But how to model this?

To be continued…..




Twig ties

I wanted to try making a few rough ties for use on my Midland in track on both the main track and in Santiago Yard itself.


A couple of rough track ties on the York Durham Heritage Railway.  


On the CP Campbellford Spur in Peterborough, 2016.  This was the former CN Campbellford Subdivision.  



Ties from my side yard?  Why not?  I gathered up this small bunch of oak and maple twigs in a few minutes.


Twigs planed using a small block plane.  Followed up with a wood rasp, they are cut into pieces just over a scale eight feet long.  Debarked, I’ll install them in track with commercial ties.


Final plaining to thickness using a 3/4″ wood chisel running on the tops of adjacent track ties.  Be sure that the glue is dry first!  These will be stained to match the other ties in track, then ballasting will follow.

Called and cancelled

I was called to relieve a train destined Toronto this morning, but on my way to work, my call was cancelled.  So, I’ve some time to lay ties down for the main track passing by Santiago Yard.IMG_1096

Piano-key tie spacing jig being filled with ties.

I use a piano-key tie spacing jig to set my ties the correct distance apart, following CN practice.  I’ve made three wood jigs, each with a different tie spacing per 33′ rail length.  The main track of the CN Campbellford Sub. I determined years ago to use 18 ties to a 33′ rail length.  This jig is made of 1″ thick lumber and has wood strips glued to it act as stops for each tie.  When all ties are in the jig, I put a strip of drafting or masking tape across the ties, and lift the spaced ties out of the jig.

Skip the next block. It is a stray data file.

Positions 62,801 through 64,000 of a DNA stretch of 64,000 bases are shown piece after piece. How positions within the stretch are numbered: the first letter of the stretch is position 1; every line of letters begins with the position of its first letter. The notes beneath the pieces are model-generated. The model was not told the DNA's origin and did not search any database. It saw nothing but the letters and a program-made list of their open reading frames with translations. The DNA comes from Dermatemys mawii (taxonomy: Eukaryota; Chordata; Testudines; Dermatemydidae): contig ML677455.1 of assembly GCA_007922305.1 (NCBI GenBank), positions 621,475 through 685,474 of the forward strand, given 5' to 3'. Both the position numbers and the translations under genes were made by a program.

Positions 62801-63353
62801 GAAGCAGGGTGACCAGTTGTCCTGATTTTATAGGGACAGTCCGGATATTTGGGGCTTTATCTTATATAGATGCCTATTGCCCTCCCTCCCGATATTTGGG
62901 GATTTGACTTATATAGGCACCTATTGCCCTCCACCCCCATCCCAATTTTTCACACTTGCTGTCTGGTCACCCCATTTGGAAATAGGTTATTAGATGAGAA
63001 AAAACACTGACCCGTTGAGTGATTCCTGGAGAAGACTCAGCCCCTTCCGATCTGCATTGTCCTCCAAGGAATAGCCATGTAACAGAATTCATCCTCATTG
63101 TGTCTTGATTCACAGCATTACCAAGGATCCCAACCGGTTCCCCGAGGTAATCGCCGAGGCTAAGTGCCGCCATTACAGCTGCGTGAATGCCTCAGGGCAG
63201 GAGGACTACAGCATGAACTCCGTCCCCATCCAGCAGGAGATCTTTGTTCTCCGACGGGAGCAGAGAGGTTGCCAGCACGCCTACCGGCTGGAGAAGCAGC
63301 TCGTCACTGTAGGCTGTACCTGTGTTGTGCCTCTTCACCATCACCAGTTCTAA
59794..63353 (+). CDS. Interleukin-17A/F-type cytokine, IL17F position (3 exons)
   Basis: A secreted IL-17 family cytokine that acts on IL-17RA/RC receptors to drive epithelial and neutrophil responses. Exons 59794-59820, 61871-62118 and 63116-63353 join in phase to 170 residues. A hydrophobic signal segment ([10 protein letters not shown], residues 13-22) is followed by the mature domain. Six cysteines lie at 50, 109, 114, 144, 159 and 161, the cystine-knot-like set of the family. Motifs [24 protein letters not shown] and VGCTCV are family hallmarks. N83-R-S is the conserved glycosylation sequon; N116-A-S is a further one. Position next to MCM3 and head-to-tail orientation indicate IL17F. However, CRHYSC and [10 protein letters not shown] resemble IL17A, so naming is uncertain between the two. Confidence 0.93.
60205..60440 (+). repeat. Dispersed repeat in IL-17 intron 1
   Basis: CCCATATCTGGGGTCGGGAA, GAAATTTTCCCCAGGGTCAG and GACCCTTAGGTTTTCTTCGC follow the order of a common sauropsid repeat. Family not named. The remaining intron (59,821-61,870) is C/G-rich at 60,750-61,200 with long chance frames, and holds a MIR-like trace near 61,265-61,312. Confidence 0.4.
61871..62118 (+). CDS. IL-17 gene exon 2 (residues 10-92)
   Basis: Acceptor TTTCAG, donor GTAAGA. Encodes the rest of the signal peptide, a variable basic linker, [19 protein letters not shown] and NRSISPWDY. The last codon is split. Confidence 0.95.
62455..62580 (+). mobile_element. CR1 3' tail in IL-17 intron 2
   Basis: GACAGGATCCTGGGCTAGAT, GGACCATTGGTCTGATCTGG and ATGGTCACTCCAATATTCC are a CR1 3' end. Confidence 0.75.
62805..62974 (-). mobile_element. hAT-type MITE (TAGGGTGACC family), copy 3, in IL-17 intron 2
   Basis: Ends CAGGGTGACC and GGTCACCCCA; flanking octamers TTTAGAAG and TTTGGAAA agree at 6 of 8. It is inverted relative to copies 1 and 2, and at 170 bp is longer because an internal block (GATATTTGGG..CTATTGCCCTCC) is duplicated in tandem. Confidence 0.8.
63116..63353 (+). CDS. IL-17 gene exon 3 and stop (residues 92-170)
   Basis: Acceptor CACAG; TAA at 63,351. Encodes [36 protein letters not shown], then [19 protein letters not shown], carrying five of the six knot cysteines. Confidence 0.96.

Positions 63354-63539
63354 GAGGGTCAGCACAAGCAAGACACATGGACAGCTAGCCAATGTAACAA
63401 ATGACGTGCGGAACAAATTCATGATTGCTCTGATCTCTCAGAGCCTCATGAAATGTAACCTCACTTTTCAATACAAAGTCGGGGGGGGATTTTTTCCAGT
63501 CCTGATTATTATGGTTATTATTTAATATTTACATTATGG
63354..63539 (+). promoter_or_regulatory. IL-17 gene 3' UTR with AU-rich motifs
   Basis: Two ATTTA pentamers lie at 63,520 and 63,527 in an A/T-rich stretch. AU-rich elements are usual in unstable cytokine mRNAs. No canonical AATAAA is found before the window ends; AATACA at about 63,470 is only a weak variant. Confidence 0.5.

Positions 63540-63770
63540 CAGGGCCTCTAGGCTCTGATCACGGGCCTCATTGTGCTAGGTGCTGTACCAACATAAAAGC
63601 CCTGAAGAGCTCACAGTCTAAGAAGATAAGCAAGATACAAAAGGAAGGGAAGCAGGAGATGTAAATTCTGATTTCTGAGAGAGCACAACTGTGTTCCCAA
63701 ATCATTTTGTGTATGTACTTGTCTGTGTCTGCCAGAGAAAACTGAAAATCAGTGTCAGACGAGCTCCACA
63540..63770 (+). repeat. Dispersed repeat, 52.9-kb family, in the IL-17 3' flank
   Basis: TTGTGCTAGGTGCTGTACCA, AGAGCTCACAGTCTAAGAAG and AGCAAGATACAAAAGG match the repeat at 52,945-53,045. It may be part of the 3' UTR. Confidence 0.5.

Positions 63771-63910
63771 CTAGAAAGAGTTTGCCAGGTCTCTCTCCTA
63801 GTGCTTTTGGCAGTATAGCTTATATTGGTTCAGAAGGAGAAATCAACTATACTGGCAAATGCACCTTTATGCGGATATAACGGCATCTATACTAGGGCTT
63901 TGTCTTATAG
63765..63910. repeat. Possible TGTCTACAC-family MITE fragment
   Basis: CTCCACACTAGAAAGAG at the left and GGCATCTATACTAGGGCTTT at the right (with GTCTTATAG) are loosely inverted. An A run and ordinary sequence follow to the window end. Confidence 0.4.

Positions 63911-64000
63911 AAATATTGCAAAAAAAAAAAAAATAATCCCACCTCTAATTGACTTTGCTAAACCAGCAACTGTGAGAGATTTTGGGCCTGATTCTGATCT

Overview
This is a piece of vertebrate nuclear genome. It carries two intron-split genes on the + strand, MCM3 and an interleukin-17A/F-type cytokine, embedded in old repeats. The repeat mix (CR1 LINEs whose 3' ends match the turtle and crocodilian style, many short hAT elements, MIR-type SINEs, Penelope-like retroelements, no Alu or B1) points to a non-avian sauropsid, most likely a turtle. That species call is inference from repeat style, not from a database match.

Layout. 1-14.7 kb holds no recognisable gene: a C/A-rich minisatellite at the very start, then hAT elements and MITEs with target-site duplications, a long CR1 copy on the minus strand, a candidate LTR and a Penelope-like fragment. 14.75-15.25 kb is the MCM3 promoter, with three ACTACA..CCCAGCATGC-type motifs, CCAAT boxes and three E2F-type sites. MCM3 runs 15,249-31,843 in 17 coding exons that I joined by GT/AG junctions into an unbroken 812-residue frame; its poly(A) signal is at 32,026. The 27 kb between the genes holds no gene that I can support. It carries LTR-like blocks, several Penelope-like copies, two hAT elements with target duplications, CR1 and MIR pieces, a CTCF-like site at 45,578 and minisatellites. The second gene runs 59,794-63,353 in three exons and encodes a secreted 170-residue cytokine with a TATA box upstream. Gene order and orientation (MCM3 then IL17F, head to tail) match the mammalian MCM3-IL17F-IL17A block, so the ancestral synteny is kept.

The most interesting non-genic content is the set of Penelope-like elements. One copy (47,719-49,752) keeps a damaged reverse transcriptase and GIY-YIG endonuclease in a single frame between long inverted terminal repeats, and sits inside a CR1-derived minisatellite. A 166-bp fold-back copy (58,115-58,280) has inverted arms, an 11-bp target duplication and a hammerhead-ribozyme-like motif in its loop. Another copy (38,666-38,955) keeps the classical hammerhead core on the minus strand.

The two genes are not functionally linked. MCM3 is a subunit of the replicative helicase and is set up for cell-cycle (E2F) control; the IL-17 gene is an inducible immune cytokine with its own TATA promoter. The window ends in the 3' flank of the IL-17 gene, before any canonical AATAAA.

Ties used are mostly Micro-Engineering scale 16′ long switch ties cut in half to 8′ length on a North-West Short Line Chopper.  These are a close approximation of CN 8′ long by 6″ thick by 8″ wide ties, and as a bonus, are a bit rough.  A few ties are made of debarked oak/pine/maple twigs found in my side yard.

I smooth some carpenters’ glue on the roadbed.  The ties’ ends are placed against a a string or pencil reference line that is a scale four feet from the track centreline.  This results in the scale eight-foot-long ties being centred on the track centreline.  Let this work dry for at least an hour before removing the tape.


Tape strip being removed from ties.  The ballast is an experiment, the results of which I feel are indecisive. I blew some track ballast on the wet glue as it dried, but I’m not very pleased with the result.  Note the string reference line next to the ties.  It’s–dental floss.  We had on hand a package of it that my wife and I did not like, so I found a “peacetime” use for it.


Carving down the thickness of my homemade twig “rough” ties using a 3/4″ chisel sliding on adjacent ties. These homemade ties simulate hewn or rough ties.  They’re a bit harder than regular pine ties, but I’m not going to spike into these anyway.